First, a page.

## The Lesson

The sine function relates a given angle to the opposite side and hypotenuse of a right triangle. The angle (labelled θ) is given by the formula below:In this formula,

**θ**is an angle of a right triangle, the opposite is the length of the side opposite the angle and the hypotenuse is the length of longest side. sin

^{−1}is the inverse sine function (see

**Note**). The image below shows what we mean:

## How to Use the Sine Function to Find the Angle of a Right Triangle

Finding the angle of a right triangle is easy when we know the opposite and the hypotenuse.## Question

What is the angle of the right triangle shown below?## Step-by-Step:

# 1

Start with the formula:

θ = sin

^{−1}(opposite / hypotenuse)**Don't forget:**sin^{−1}is the inverse sine function (it applies to everything in the brackets)**and**/ means ÷# 2

Substitute the length of the opposite and the length of the hypotenuse into the formula. In our example, the opposite is 2 cm and the hypotenuse is 4 cm.

θ = sin

^{−1}(2 / 4) θ = sin^{−1}(2 ÷ 4) θ = sin^{−1}(0.5) θ = 30°## Answer:

The angle of a right triangle with an opposite of 2 cm and a hypotenuse of 4 cm is 30°.## Remembering the Formula

Often, the hardest part of finding the unknown angle is remembering which formula to use. Whenever you have a right triangle where you know two sides and have to find an unknown angle... ......think trigonometry... ...............think sine, cosine or tangent... ........................think**SOH CAH TOA**.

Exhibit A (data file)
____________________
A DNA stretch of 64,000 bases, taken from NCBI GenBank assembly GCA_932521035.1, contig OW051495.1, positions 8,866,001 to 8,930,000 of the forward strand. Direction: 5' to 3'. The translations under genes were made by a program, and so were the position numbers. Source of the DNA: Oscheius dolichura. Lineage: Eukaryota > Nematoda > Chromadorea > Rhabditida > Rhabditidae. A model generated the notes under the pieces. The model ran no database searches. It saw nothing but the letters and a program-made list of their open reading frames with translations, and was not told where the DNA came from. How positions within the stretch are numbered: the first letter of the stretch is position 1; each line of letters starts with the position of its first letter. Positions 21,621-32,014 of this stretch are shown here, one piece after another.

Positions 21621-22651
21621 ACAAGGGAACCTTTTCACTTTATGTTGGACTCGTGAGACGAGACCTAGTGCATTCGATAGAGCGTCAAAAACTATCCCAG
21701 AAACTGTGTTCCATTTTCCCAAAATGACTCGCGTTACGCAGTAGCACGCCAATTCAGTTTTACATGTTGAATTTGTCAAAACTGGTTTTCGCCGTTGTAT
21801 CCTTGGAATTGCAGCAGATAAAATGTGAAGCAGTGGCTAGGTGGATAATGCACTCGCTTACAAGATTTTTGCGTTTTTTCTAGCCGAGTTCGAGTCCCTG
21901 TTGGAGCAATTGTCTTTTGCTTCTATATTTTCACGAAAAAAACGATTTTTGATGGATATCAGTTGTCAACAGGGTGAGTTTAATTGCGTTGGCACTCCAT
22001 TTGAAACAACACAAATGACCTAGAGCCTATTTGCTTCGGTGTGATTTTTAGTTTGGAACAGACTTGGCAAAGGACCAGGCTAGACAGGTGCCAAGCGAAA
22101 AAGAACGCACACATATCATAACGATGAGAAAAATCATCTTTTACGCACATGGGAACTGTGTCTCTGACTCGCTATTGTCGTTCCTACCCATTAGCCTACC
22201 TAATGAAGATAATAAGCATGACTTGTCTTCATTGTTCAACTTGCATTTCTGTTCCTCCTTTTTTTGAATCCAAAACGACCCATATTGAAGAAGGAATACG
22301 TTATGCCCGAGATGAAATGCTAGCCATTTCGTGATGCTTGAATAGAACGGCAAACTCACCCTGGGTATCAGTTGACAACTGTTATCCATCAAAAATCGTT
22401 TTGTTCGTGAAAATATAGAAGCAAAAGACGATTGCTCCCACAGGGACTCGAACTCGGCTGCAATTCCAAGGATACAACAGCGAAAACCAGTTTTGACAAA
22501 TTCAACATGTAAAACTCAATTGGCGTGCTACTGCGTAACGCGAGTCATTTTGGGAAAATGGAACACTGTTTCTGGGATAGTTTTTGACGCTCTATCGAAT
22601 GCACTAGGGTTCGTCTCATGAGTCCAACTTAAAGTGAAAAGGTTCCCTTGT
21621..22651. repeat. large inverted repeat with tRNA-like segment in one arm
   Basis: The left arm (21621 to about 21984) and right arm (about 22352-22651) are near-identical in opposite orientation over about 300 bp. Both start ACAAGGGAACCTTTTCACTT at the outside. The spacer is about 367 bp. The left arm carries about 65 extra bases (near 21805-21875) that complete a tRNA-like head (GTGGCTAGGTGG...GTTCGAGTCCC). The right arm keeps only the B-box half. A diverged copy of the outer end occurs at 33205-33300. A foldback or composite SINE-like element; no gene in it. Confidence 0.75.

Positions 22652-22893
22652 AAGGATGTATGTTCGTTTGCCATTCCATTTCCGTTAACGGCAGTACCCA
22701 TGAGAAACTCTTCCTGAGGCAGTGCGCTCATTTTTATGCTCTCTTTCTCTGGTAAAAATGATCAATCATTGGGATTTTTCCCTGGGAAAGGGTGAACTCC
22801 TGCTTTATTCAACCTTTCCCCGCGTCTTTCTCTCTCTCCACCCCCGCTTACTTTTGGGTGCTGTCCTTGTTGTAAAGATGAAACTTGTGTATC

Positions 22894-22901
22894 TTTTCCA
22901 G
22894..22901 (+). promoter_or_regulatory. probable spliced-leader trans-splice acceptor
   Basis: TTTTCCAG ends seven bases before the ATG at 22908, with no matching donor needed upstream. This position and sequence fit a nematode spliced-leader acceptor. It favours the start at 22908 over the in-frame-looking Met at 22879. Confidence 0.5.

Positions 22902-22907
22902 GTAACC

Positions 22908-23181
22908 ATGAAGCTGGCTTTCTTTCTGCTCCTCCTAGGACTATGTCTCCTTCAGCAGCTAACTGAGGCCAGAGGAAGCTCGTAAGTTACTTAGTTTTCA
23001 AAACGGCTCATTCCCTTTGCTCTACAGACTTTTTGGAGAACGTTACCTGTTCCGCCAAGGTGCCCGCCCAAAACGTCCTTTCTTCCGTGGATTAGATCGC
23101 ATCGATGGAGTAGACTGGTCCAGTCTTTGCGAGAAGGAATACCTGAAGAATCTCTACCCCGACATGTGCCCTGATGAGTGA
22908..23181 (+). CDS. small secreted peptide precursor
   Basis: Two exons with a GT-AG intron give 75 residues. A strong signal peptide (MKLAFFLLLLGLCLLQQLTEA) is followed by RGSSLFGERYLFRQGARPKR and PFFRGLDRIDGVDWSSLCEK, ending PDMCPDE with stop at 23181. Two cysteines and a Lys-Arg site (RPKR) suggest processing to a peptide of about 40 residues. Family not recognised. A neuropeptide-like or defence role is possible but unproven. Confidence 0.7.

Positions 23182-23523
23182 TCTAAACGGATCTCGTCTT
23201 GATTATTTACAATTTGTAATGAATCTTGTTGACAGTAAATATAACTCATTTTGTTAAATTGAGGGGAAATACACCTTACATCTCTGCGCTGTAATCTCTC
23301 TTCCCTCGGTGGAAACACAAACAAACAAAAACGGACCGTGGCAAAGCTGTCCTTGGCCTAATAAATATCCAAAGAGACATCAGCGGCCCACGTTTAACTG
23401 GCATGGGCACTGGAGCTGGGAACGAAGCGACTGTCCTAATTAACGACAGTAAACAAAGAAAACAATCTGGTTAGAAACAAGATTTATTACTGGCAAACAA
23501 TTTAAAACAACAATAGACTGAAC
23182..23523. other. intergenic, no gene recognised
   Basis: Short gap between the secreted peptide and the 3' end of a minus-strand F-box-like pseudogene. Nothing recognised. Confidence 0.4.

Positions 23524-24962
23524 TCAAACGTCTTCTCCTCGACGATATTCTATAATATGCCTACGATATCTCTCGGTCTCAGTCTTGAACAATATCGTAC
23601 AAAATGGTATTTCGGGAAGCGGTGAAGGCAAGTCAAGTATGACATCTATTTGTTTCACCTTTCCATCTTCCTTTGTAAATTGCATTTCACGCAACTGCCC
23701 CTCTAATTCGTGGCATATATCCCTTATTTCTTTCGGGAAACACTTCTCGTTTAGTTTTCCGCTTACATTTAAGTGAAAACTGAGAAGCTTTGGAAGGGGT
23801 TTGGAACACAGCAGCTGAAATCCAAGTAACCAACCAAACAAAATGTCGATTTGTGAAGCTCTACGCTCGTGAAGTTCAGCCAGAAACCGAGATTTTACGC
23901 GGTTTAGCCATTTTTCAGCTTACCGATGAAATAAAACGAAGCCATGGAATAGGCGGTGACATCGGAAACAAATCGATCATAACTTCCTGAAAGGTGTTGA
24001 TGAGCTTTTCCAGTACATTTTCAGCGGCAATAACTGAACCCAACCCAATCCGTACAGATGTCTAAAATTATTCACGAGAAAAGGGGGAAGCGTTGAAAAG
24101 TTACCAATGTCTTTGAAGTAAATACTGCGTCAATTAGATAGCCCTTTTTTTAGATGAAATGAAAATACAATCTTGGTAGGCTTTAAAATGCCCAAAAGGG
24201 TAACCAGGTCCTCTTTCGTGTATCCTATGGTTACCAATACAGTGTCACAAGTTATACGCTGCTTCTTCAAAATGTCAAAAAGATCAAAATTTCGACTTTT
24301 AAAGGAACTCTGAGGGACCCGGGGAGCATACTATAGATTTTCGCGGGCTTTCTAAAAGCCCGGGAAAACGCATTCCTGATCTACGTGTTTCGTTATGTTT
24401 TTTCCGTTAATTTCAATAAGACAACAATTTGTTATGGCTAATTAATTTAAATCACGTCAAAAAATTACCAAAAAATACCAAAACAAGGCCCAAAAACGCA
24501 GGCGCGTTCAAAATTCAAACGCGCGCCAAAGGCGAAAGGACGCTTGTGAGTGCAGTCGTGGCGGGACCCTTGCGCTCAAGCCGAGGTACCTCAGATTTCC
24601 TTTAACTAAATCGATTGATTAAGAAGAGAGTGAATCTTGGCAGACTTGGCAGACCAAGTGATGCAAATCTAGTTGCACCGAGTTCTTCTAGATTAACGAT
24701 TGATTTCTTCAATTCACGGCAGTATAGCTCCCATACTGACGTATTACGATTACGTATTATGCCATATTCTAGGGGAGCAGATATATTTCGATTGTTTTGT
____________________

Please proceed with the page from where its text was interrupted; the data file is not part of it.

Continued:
Looking at the example above, we know the

**O**pposite and the

**H**ypotenuse.

The two letters we are looking for are

**OH**, which comes in the

**SOH**in

**SOH**CAH TOA. This reminds us of the equation:

**S**in θ =

**O**pposite /

**H**ypotenuse

^{−1}(see

**Note**).

θ =

**S**in^{−1}(**O**pposite /**H**ypotenuse)## Interactive Widget

Here is an interactive widget to help you learn about the sine function on a right triangle.## What Is the Inverse Sine Function?

The inverse sine function is the opposite of the sine function. The sine function takes in an angle, and gives the ratio of the opposite to the hypotenuse:The inverse sine function, sin

^{−1}, goes the other way. It takes the ratio of the opposite to the hypotenuse, and gives the angle:

## Switch Sides, Invert the Sine

You may see the sine function in an equation:To make θ the subject of the equation, take the inverse sine of both sides. The inverse sine cancels out the sine on the left hand side of the equals side, so the equation looks as below:

Comparing the two equations, the sine has moved from one side of the equals sign to the other and has changed from

**sin**to

**sin**.

^{−1}(Note: the reverse is also true. A

**sin**can be moved to the other side of the equals sign, where it becomes a

^{−1}**sin**.)